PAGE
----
Kita 7-jo, Higaashi 9-chome, Higashi-ku,
We took a look at the beer museum, briefly studying the model of the various stages of beer production, and spending a great deal of time perusing the colorful posters of women holding beer glasses from the turn of the century to the present at the beer bar, where a wide selection of their brews are available to sample in small or medium sized glasses. I always prefer to drink beer from a small glass, as provided in most Japanese restaurants, one glass, and then on to sake or shochu. Nothing is more unappealing to me than drinking beer from a big, thick mug; but then I am not really a beer drinker, and realize that I probably am in the minority.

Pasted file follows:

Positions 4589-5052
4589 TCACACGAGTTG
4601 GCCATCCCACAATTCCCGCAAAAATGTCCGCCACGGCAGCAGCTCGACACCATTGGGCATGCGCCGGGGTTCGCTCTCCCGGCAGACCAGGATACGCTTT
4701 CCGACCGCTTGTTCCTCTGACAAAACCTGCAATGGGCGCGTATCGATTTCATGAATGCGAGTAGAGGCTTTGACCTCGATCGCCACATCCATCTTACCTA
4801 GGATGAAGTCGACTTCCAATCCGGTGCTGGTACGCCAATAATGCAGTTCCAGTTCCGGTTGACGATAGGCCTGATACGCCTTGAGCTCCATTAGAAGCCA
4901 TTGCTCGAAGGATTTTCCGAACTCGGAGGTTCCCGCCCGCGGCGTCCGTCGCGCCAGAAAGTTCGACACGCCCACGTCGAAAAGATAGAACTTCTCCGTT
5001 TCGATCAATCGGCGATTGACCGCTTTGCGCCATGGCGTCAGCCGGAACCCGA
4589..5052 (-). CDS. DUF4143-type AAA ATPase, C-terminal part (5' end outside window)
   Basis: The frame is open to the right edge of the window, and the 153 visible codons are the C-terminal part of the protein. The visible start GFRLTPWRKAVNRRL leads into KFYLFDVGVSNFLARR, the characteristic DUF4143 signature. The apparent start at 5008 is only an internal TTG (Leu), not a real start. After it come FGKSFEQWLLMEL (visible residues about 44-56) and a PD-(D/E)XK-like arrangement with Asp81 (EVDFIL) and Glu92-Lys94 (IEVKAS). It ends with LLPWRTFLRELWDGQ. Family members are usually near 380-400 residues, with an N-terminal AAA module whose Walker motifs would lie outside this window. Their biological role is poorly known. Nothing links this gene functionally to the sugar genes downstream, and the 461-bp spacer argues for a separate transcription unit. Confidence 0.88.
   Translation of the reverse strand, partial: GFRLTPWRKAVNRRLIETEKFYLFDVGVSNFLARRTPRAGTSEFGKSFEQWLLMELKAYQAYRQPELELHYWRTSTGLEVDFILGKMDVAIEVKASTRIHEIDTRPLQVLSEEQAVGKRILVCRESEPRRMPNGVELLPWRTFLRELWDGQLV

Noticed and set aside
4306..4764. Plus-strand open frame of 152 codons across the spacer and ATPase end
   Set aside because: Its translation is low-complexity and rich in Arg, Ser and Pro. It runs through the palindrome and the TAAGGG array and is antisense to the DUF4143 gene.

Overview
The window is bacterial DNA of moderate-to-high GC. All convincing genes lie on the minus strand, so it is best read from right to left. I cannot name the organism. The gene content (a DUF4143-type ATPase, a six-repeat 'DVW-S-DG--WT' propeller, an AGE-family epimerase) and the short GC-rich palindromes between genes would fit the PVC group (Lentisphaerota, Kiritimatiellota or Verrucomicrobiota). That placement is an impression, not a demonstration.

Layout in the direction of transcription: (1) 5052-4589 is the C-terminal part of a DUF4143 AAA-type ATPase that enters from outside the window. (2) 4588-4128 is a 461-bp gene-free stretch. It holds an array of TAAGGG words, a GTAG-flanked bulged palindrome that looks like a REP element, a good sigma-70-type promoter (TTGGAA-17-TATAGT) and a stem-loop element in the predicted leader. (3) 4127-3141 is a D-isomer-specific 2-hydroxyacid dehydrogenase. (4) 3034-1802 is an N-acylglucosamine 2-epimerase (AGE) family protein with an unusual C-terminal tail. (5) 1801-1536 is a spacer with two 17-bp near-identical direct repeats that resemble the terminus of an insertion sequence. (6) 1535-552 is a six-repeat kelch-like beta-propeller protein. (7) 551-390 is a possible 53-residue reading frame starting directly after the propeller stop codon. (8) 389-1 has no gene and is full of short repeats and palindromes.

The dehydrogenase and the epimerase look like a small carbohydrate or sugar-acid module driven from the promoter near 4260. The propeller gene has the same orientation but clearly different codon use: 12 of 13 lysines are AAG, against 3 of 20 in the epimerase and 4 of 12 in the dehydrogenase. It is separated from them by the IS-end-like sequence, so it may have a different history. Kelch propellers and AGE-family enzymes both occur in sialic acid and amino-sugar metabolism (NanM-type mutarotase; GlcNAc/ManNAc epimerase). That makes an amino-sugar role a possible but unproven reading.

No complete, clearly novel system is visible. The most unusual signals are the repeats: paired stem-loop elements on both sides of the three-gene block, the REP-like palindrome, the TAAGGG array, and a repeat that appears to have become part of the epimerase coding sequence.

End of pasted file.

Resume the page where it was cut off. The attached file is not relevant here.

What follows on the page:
We then walked upstairs to the cavernous dining room, which looked and felt very Germanic. Each table has a permanently seated gas-grill in mid-table. Sausages and various meats were listed on the menu with sauerkraut and Hokkaido potatoes available as side dishes. The toilets, at least the mens, are fitted with puking urinals with stout handles reminiscent of the ones I have seen in the great beer halls of Munich.